The last lines in top and bottom panels of Table 6 give the percentage difference between the labour accounts estimate and the survey estimate for each of the reported country. It can be observed that the percentage difference for the Iran data is smaller in absolute terms than the corresponding percentage difference for Australia except for the working time account. As suggested earlier, this means that a lower amount of adjustments was involved in the construction of the accounts of Iran relative to those of Denmark in the case of the working time account and of Australia in the case of the income from employment account. It is also instructive to note while in both Australia and Denmark, the weekly hours actually worked calculated from the accounting system is lower than the corresponding figure from the labour force survey, the reverse is true in the case of the Iran.
The main weaknesses of the Iran labour accounts as presently produced are the limited coverage of hours of data in establishment surveys on the demand side, and the absence of data on non-resident employed persons working in resident economic units in household surveys on the supply side. There are many other challenges which the very process of labour accounting have uncovered and must be confronted in the future. For this purpose, the production of labour accounts has been put in the agenda of the Statistical Center of Iran and a team has been formed to undertake the required tasks.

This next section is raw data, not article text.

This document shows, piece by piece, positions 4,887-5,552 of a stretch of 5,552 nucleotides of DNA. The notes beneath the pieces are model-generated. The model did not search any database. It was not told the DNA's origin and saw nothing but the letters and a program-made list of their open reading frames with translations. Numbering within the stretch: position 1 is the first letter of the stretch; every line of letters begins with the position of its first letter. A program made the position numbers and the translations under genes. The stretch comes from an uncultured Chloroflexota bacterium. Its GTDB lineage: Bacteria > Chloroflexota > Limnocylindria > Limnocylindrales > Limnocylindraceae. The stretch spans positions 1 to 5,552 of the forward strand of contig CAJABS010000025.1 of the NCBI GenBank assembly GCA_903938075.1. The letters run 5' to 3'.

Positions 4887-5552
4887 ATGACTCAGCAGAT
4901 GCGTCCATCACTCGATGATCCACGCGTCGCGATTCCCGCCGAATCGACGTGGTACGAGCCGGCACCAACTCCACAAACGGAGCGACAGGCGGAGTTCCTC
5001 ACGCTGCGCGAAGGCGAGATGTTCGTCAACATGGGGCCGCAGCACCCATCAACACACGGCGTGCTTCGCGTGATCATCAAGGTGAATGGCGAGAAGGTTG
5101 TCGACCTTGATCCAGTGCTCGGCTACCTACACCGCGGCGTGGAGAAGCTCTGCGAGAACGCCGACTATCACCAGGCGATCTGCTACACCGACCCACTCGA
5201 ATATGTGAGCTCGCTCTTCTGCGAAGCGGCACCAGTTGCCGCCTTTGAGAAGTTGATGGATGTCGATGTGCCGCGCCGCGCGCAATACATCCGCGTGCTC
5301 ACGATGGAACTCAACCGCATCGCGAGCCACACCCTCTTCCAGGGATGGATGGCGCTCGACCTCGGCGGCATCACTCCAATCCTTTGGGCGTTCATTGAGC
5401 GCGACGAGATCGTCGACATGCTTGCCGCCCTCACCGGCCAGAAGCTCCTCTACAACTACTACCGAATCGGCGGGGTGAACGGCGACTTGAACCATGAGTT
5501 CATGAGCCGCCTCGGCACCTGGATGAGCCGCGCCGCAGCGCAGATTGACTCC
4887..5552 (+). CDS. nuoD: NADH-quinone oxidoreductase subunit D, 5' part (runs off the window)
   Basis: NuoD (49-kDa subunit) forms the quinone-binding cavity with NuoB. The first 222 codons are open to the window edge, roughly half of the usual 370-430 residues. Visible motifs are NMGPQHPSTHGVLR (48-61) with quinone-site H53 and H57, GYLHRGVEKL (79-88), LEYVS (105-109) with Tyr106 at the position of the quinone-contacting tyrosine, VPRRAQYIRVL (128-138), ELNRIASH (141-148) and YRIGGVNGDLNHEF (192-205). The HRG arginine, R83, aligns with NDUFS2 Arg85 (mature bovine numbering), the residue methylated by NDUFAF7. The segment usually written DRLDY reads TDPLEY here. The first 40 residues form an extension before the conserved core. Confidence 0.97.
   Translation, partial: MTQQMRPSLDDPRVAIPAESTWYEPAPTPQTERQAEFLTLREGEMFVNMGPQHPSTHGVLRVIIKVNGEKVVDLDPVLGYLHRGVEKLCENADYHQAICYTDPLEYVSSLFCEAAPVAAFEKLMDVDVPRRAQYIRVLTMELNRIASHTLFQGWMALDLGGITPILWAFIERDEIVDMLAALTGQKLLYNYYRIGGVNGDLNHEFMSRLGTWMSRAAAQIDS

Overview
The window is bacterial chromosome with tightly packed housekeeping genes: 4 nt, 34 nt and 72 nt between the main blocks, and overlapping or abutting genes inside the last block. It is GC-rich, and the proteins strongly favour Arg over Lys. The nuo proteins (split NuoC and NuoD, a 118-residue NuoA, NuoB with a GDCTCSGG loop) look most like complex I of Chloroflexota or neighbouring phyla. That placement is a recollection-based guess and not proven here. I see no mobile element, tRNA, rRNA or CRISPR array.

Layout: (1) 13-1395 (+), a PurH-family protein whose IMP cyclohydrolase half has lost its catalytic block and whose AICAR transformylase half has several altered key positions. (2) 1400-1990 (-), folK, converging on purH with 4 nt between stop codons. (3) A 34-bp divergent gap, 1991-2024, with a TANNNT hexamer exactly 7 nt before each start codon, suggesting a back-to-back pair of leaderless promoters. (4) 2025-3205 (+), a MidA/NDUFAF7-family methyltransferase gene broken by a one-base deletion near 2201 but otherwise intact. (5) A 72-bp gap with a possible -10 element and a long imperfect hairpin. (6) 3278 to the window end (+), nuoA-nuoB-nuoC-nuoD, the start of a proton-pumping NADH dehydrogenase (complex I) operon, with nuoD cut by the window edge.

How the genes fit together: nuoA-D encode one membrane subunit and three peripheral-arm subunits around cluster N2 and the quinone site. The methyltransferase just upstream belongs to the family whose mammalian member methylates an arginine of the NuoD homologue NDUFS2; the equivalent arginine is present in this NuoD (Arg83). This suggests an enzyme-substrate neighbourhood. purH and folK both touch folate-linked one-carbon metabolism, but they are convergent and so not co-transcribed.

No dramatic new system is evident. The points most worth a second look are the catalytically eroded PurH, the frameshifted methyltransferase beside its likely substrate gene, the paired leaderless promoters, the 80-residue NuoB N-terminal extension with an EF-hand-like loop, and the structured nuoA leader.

Labour accounts provide a framework for reconciling and linking data from different sources. In the process, labour accounting provides a base for identifying inconsistencies, gaps and other shortcomings of the labour statistics of the country. The statistics obtained from labour accounts should also provide improved and more consistent data for macro-economic analysis of the labour market, in particular, the analysis of productivity and the relationship between employment and economic growth. The review of the methodologies of labour accounts in Australia, Denmark and Iran shows that there are still major differences in conceptual framework. While part of the differences may be attributable to the underlying statistical infrastructure of the country, a major part may be due to the lack international standards on this topic. Given that labour accounts provide a powerful tool for organizing and analyzing labour statistics, it would be highly valuable if the development of international standards on this topic, started in the 1980’s by the International Labour Office, could be revived.